Robert P. George
McCormick Professor of Jurisprudence and Director of the James Madison Program in American Ideals and Institutions, Princeton University
This is book is a wonderful gift to all of us who care deeply about Christian engagement in the political arena. Drawing on their experiences of having worked day-to-day in the inner corridors of political power during times of crisis, the authors offer us a marvelously clear and candid perspective on what it means to seek the welfare of "the City of Man," while taking with utmost seriousness our identity as citizens of the Kingdom of Jesus Christ.
Richard J. Mouw
President, Fuller Theological Seminary
Wisdom in the biblical sense is nourished at the intersection of God's character and our experience. Michael Gerson and Peter Wehner write out of both a rich experience in the national political arena and a deep immersion in biblical faith, and have given us a book of uncommon wisdom. Their reflections on how religion and politics interact in our rapidly changing culture are perceptive and challenging, combin[ing] a broad, historical understanding of the issues with a thoroughly accessible style.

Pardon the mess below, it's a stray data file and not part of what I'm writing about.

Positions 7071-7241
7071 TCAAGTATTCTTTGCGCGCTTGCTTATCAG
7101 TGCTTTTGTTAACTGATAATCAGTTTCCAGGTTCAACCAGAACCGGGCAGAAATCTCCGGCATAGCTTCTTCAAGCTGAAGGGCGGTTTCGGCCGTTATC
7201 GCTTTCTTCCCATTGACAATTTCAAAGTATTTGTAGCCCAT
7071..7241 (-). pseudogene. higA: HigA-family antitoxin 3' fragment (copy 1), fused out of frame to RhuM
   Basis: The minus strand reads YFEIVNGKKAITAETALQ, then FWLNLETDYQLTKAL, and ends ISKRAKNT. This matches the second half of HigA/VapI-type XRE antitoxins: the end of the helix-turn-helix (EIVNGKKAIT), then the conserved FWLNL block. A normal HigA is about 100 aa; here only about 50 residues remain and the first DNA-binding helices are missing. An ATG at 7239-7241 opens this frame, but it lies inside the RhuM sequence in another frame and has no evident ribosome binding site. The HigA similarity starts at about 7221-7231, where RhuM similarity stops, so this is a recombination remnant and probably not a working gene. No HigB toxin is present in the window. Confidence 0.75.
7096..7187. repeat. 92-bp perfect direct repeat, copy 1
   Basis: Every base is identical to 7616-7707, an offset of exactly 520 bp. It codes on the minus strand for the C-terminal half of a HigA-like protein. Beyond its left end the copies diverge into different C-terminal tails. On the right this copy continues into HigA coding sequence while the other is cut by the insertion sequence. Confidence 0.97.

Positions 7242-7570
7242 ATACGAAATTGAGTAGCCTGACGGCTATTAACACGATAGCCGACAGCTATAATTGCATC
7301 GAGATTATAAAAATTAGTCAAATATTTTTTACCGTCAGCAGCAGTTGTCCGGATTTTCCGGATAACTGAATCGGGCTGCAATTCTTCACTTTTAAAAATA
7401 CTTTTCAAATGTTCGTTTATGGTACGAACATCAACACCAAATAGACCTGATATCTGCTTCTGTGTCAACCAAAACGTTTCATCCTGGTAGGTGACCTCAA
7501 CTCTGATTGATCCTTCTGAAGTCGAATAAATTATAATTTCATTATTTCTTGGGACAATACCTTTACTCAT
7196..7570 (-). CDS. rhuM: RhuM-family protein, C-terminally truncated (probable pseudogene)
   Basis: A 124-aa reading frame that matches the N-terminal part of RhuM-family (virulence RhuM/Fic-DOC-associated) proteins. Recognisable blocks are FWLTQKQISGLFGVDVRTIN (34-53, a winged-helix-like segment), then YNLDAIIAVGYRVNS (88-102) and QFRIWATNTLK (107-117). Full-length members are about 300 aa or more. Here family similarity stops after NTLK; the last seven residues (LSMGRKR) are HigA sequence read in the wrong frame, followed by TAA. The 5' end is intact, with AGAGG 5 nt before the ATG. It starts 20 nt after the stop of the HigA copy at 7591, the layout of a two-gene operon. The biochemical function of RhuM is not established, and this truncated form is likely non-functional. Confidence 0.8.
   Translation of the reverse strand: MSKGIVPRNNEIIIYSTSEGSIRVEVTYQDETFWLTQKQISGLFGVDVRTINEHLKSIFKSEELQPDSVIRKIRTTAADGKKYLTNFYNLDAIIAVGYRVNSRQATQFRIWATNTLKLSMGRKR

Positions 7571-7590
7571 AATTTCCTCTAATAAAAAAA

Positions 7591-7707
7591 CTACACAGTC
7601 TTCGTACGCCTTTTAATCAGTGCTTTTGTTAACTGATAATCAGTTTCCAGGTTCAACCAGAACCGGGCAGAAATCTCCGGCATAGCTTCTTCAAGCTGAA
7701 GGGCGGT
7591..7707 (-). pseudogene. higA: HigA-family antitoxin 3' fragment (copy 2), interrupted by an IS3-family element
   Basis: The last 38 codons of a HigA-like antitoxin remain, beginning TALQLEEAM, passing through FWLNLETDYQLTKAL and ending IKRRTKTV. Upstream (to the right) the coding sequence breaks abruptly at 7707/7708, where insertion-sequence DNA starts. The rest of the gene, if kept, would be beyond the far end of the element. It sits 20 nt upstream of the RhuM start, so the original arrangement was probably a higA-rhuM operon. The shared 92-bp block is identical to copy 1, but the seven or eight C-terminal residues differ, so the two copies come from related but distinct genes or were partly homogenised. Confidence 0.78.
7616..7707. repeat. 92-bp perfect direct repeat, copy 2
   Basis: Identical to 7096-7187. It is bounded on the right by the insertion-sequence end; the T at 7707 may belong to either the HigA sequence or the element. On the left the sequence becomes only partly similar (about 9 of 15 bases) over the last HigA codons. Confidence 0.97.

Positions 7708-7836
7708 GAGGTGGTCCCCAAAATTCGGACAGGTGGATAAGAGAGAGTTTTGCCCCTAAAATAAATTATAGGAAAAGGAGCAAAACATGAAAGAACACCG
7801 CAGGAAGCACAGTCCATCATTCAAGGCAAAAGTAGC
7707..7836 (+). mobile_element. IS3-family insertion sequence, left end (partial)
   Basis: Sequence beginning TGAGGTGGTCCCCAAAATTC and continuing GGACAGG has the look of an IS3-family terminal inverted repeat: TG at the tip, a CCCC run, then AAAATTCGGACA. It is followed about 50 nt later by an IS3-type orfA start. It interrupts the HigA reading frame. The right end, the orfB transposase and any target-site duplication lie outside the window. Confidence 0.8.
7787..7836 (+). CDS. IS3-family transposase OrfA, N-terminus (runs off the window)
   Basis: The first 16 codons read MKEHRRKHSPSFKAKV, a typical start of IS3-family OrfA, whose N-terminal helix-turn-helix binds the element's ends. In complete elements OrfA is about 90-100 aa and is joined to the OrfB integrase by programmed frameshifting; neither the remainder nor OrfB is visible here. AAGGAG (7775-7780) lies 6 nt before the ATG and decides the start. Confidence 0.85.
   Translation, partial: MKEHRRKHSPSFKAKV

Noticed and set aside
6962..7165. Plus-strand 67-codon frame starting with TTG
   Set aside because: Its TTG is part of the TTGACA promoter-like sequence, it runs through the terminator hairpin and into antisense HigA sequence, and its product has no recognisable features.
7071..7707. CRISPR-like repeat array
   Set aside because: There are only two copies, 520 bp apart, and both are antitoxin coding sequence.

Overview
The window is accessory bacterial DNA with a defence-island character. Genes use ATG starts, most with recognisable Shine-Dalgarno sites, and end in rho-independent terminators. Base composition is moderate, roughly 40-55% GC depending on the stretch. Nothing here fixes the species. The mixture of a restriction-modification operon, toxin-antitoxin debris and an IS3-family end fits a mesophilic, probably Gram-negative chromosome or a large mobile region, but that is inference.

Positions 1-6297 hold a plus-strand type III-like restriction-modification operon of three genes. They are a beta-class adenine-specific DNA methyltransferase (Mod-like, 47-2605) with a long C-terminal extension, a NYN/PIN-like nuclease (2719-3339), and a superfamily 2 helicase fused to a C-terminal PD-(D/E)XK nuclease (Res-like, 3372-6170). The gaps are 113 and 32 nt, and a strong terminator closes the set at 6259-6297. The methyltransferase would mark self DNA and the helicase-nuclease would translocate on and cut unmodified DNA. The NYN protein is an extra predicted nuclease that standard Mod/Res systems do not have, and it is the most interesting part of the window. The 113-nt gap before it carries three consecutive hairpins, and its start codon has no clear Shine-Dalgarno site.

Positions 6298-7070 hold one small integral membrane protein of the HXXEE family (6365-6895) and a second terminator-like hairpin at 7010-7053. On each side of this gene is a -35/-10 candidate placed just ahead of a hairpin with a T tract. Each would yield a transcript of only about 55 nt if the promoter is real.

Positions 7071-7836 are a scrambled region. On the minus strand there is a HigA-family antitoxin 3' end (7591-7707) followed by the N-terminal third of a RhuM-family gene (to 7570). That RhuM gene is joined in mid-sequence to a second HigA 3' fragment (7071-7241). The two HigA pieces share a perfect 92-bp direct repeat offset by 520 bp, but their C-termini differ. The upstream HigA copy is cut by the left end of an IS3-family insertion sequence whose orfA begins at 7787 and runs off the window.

Dr. Stephen A. Hayner
President, Columbia Theological Seminary
Despite being a relatively short book, it is nonetheless a comprehensive treatment of a very important topic. A good read.Published 10 days ago by Gregory J. Rummo
This book is written by two conservative (evangelical) Christians, and aimed at 1) presenting the case for active Christian involvement in American politics, and 2) warning... Read morePublished 24 months ago by Russ Herald
This short book is well reasoned. It does not encourage blind, rabid, angry engagement. Instead the authors want well reasoned engagement that is arrived at through spiritual depth... Read morePublished on February 21, 2013 by RRB
This is a great book. Written by two guys who seem to be Christians first and politicians second (despite their very worthy political careers), this book provides a solid... Read morePublished on February 13, 2013 by Mark Price
Refreshingly free from the rhetoric that so often plagues politics and Christianity and the issues that surround them. It was very thought provoking and reasonable.Published on January 25, 2013 by Micah
Gerson and Wehner, who served in the George W. Bush White House, offer City of Man as a beginner's guide to sorting out religiously motivated involvement in public policy. Read morePublished on December 14, 2012 by Tim Lubinus
Two experienced political observers comment on the role of organized religion and personal faith in contemporary American politics. Read morePublished on November 23, 2012 by Orville B. Jenkins
This book does a good job of introducing the topic of how Christian faith and politics should intersect. Read morePublished on August 3, 2012 by ironman96
Every nation in existence is built upon a set of ideals. America is no exception, yet within our political arena we often find a number of competing worldviews seeking to assert... Read morePublished on July 31, 2012 by Pastor Eric